Radio and TV Talk

Rodney Ho covers TV and radio, from Atlanta’s stations to the hottest “American Idol" news.

Gainesville-based John Tinker executive produces Hallmark's new series 'Chesapeake Shores'

By RODNEY HO/, originally filed Sunday, August 14, 2016

I don't normally write much about the Hallmark Channel. But I interviewed Rachael Leigh Cook - who lives part time in Atlanta because her husband in on "The Originals" - earlier this week for her Hallmark movie "Summer Love." And a man who now lives in Gainesville John Tinker is an executive producer and show runner of the network's newest scripted series "Chesapeake Shores," which debuts Sunday night at 9 (August 14.)

The formula for the series sounds like many Hallmark movies: a busy career woman returns to her hometown (a fictional Chesapeake, Maryland, shot in Vancouver) to only find out her sister's inn is close to foreclosure. She sticks around and reconnects with the man she left 10 years earlier.

Shocking? No. But Hallmark isn't about challenging viewers. It's about comforting their audience, which tends to skew older, seeking a gentler, kinder type of drama than isn't available on HBO, AMC or FX.

Tinker - who co-created early 2000s CBS drama "Judging Amy" and wrote for "St. Elsewhere" - said he isn't sure any other networks would be able to create a family drama such as "Chesapeake Shores" in 2016. "Some might call it anachronistic or unfairly call it a soft show but it's something I'm drawn to," Tinker said. "I'm drawn to characters. I'm drawn to complexity. That's what I like to write."

He said Hallmark "has been remarkably supportive and nurturing when it comes to the show. At least for the first season we are not necessarily plot driven. We're emotion driven. This family has come back for the summer between July and Labor Day for various reasons and found a place they've forgotten where they can heal and draw closer to one another."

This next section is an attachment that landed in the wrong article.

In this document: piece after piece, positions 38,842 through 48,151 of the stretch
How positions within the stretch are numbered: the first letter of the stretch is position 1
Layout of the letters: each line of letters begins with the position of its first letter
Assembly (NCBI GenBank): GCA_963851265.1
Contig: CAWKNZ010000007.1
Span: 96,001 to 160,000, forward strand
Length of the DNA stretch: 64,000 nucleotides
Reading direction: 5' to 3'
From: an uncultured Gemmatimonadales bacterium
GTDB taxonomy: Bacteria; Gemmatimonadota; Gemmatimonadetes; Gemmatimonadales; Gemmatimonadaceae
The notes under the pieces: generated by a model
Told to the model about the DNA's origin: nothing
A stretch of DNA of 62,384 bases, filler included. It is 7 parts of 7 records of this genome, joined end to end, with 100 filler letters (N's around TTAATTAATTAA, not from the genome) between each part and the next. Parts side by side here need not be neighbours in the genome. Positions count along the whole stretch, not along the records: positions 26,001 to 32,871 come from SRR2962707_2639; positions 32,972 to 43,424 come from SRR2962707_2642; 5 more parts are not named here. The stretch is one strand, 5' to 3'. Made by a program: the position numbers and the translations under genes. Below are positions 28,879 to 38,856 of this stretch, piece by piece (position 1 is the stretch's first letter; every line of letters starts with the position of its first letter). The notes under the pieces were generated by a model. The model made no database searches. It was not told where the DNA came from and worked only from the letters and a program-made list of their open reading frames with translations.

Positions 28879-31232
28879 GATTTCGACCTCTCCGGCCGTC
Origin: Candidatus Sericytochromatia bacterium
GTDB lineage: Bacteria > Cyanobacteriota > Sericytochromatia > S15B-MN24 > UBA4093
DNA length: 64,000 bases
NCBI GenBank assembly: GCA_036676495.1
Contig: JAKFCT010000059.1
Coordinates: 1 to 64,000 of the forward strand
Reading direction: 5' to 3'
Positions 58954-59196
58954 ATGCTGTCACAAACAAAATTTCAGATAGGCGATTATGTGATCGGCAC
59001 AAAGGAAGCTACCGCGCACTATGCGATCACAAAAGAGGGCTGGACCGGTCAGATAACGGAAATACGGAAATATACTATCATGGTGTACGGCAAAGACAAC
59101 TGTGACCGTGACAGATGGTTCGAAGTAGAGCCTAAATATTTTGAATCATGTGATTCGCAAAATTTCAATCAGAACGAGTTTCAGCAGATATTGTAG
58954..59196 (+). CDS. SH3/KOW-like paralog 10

There is a best-selling book series by Sherryl Woods of the same name using the same characters but Tinker said the series changes the storylines. "They're quite different," Tinker said. "Some don't have babies. Some don't get married. What we do have in common is Sherryl Woods created a place of beauty and peace. There is way less noise than the current cacophony of the world. It's a place where you can pay attention to your head and heart. It's where you find out what your priorities are."

Well regarded actors Diane Ladd and Treat Williams play the lead character's parents. "With veterans like that, when you need them, they're always on the set. They're right there. There's no lingering, no cell phoning, no dawdling. They know what it means to do the work. They understand the work. They understand the work for their craft and the art of the craft."

He grew up within five miles of Williams, coincidentally, in Connecticut. And Ladd is from Mississippi. "I love hearing what she has to say about the South," he said.

Tinker really likes Gainesville, GA, where he moved four years ago because of his wife, author Ronda Rich . "Compared to Chesapeake Shores, it's a bustling metropolis. I love it. I see my family all the time. I go for the company and community and the ultimate family feeling."

He said he and Rich met after he was hired to write a movie about a NASCAR driver she had dated. "She's done me a huge favor bringing me here," he said.

After living in Los Angeles for so long, he enjoys the slower rhythms of the south. "People here take their time telling stories," he said. "If you take the time to listen to that story and they way they're telling it, you can learn so much more than what they're saying on the surface."


"Chesapeake Shores," 9 p.m. Sundays, Hallmark


Recommended for you

Recommended for you

Recommended for you

Most read

  1. 1 Wall collapses onto unfinished toll lanes in Cobb County
  2. 2 Georgia teacher’s request for funeral: Backpacks with school supplies
  3. 3 Cops: DeKalb mom took murder suspect to hide in Arizona (and failed)

About the Author

Rodney Ho covers radio and television for the Atlanta Journal-Constitution.

More from AJC